Monday, July 04, 2011

Don't Shoot Until You See the White-eyes

My wife, Cynthia, is my birding partner. More often than not she would also carry a camera to take pictures of the birds we see. However, whenever we meet new people in our bird photography trips, she would almost always introduce herself as my "director". I am the cameraman and she would be the one to tell me what to shoot, when to shoot, where to shoot, what angle, how often......well, you get the picture (pun definitely intended).

It was pretty much the same scenario during our recent trip to Kota Kinabalu. On our very first birding day, we were up early. We were standing at the terrace behind our suite looking at the fruiting tree which was now slowly being illuminated by the rising sun. To our delight that particular tree soon became a center of avian activity. We observed some sort of a pattern wherein a flock of birds would come, feed on the fruits, then move on. A few minutes later another (or probably the same) group would repeat the whole routine. Without fail, the first birds to arrive, the leaders of the flock, so to speak, would be the Black-capped White-eyes - tiny olive-green birds with black-caps and white-eyes, of course.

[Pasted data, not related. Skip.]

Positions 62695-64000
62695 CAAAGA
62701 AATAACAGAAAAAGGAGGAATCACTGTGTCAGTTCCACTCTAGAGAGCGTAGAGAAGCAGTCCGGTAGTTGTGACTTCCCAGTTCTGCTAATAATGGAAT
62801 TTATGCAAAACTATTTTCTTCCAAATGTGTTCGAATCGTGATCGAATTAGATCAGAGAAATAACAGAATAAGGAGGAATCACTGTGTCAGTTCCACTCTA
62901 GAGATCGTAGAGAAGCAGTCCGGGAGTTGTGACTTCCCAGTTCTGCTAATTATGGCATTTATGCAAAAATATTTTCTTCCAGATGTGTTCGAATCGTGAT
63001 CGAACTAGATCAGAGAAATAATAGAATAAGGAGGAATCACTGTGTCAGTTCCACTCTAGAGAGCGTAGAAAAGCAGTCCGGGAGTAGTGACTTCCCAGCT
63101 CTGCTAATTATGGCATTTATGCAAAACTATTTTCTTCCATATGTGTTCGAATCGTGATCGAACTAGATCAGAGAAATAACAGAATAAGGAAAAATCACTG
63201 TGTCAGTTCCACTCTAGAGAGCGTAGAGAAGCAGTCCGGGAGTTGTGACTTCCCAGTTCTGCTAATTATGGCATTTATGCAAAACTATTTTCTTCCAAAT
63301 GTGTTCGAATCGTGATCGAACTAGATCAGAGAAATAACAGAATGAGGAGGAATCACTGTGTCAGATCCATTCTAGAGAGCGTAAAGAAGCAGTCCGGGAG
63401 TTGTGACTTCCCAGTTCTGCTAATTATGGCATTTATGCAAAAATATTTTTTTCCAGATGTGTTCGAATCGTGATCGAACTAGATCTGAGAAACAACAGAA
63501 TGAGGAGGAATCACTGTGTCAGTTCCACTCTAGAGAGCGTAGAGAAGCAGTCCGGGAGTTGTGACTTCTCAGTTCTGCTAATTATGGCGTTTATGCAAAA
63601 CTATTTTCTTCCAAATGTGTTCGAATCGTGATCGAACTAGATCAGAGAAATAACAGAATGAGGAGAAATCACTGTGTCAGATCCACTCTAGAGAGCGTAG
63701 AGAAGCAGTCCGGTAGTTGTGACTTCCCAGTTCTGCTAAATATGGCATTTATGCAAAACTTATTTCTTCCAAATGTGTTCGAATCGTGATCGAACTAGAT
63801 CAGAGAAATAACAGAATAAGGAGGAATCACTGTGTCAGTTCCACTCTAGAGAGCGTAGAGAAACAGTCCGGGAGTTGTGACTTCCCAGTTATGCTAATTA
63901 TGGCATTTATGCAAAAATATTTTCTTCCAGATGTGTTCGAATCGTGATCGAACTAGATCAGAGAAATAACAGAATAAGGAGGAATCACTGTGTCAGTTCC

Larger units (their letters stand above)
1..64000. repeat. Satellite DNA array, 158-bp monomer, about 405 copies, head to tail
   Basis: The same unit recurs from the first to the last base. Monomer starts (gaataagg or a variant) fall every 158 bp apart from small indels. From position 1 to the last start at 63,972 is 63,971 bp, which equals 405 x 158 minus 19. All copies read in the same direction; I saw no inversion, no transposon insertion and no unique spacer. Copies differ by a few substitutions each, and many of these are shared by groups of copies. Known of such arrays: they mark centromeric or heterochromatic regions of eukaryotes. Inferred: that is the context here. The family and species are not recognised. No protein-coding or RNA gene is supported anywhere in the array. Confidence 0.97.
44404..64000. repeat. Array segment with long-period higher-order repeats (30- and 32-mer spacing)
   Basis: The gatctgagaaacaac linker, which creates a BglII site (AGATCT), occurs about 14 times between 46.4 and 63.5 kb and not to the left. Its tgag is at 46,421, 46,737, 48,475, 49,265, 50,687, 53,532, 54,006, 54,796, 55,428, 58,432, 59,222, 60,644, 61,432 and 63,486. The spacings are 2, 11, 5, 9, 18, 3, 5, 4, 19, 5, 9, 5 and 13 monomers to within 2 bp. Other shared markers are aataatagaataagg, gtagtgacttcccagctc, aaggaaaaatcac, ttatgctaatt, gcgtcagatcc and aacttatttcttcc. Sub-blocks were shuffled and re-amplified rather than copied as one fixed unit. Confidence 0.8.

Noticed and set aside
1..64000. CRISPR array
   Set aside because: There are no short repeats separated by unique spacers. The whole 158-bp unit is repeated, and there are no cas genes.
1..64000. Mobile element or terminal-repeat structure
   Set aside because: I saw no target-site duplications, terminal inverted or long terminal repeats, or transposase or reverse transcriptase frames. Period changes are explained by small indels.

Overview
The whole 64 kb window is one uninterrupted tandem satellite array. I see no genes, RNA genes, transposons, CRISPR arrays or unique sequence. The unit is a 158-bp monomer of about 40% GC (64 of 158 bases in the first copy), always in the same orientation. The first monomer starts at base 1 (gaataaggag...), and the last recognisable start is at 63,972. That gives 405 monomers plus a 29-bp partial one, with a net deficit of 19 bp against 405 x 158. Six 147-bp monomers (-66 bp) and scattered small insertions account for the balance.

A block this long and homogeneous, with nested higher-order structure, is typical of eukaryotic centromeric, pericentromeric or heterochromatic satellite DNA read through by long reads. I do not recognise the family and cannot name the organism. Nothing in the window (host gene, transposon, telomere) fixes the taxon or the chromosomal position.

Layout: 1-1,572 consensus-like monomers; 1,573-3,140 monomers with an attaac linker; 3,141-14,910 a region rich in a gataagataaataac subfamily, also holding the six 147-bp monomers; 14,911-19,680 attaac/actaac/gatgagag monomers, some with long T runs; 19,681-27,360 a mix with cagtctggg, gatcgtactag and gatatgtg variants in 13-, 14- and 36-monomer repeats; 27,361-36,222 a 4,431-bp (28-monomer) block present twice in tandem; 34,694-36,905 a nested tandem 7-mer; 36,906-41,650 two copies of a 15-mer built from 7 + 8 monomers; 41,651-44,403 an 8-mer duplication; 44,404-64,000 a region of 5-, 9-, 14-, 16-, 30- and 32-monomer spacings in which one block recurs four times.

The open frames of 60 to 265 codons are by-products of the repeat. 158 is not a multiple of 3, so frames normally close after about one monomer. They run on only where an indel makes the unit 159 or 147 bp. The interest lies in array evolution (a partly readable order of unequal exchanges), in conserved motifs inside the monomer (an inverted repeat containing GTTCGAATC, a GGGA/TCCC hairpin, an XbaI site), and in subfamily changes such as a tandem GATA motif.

With my camera gear now on place, I aimed my long lens at the general direction of the said fruiting tree. We waited for the next wave of birds to come.

"Don't shoot until you see the white-eyes", my director-wife instructed me. I'm not sure if she was even aware of what Colonel William Prescott told his soldiers in the battle of Bunker Hill ("Don't shoot until you see the whites of their eyes") but what she just said sure made me laugh I almost missed the white-eyes.





7 comments:

mick said...

Congrats to both the director and the cameraman. The photos are great. Not only can I see the white around the eye but most also have a glint of light in the eye. btw are those all taken in the same tree. The flowers look different in a couple of photos. Also I can see bands on some of the legs.

Bob Kaufman said...

Mick, there are actually two trees next to each other, One is the fruiting tree I mentioned in the blog, the other is taller and had broader leaves. Some of the birds inside Kinabalu National Park are banded to monitor the areas they frequent and the population.

BirdingMaine said...

Fantastic captures of this beautiful bird Bob!

The Zen Birdfeeder said...

What an amazing looking bird!

Jan Axel & Gloriela said...

WOW!!!, I was not prepared to see such an expressive bird!!!

NatureFootstep said...

it is hard to miss that one. Great shots Bob. :)

Wren said...

Teamwork! Those white-eyes can be hard to capture in a photo, so well done, you two!